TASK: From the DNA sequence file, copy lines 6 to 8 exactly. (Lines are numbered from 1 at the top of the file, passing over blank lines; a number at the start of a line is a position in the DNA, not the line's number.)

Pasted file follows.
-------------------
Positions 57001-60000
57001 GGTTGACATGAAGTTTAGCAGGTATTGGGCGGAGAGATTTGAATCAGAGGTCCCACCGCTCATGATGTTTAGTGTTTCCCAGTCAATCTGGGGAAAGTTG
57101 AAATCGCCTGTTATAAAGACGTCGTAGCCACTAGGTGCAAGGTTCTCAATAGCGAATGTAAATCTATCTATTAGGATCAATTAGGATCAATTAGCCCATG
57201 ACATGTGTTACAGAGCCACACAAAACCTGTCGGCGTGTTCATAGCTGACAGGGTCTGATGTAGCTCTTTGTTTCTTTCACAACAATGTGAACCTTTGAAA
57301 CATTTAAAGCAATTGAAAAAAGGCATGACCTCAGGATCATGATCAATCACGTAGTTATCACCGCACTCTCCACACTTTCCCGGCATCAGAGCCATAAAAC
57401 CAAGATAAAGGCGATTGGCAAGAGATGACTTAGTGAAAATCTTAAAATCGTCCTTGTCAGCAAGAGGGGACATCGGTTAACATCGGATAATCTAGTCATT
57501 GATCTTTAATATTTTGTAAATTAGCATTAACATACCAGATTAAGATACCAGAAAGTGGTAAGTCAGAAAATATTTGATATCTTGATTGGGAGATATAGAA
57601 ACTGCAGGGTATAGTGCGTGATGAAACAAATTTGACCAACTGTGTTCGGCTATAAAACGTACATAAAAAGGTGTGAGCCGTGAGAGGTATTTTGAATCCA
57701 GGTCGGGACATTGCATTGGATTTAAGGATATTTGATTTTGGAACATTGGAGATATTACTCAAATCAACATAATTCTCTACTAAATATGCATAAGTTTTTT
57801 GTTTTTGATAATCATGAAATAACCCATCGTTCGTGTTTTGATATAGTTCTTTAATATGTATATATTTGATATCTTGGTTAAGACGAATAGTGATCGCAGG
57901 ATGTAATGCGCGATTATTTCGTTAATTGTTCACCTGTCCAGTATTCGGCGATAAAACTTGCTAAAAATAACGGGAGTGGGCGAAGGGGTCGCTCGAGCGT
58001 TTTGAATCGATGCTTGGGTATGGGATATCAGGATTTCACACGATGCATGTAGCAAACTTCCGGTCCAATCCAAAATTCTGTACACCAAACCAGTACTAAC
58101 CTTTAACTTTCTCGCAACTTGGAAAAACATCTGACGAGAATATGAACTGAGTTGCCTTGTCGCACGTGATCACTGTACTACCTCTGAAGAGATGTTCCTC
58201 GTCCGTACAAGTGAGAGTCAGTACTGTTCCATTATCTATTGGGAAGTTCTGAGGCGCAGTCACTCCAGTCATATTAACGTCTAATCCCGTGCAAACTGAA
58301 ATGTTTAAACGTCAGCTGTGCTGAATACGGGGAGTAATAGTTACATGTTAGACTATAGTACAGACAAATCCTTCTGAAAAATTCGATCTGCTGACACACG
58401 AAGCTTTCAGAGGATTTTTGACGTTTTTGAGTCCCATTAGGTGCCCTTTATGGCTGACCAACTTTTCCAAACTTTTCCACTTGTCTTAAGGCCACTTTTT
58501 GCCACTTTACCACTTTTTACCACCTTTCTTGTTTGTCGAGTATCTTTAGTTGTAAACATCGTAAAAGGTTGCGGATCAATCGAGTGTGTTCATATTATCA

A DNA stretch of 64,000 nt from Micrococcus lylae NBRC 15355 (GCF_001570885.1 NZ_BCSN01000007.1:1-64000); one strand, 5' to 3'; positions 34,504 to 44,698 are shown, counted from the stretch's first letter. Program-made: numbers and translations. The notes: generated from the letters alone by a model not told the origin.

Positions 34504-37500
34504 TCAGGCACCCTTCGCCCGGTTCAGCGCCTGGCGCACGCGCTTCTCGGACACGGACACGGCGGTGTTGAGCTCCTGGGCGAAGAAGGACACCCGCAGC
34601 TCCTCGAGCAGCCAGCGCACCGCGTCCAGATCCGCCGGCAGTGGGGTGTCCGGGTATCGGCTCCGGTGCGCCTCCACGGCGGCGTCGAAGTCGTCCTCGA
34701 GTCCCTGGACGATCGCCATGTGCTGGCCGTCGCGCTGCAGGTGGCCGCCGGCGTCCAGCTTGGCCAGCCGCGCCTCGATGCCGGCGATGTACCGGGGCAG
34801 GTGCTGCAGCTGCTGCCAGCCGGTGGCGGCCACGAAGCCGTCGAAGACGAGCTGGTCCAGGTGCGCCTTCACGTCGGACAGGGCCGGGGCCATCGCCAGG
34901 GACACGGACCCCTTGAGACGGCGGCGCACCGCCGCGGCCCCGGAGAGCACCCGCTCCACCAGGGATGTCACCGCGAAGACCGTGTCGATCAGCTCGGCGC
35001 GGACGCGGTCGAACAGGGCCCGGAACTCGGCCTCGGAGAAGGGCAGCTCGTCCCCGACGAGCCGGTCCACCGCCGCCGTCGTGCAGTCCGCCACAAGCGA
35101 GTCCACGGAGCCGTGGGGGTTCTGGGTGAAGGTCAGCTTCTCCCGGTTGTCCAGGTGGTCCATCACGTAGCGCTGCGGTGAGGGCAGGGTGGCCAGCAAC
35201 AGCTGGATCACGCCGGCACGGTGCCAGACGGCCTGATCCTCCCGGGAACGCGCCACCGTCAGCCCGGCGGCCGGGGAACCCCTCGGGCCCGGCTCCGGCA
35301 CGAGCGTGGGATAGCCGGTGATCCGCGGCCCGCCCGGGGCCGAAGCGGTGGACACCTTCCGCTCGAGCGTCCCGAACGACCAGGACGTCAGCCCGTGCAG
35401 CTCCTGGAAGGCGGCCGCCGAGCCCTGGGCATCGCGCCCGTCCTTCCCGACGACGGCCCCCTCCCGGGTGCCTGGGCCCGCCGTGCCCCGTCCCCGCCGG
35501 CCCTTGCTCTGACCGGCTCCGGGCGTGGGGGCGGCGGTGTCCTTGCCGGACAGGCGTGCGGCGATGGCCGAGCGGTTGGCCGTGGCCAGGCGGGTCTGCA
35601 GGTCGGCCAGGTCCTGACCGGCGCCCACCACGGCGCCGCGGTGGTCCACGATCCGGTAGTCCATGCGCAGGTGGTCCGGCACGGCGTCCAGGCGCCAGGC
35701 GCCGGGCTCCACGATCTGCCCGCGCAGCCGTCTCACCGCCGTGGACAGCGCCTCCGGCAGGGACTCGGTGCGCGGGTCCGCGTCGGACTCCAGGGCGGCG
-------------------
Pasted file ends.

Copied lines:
57401 CAAGATAAAGGCGATTGGCAAGAGATGACTTAGTGAAAATCTTAAAATCGTCCTTGTCAGCAAGAGGGGACATCGGTTAACATCGGATAATCTAGTCATT
57501 GATCTTTAATATTTTGTAAATTAGCATTAACATACCAGATTAAGATACCAGAAAGTGGTAAGTCAGAAAATATTTGATATCTTGATTGGGAGATATAGAA
57601 ACTGCAGGGTATAGTGCGTGATGAAACAAATTTGACCAACTGTGTTCGGCTATAAAACGTACATAAAAAGGTGTGAGCCGTGAGAGGTATTTTGAATCCA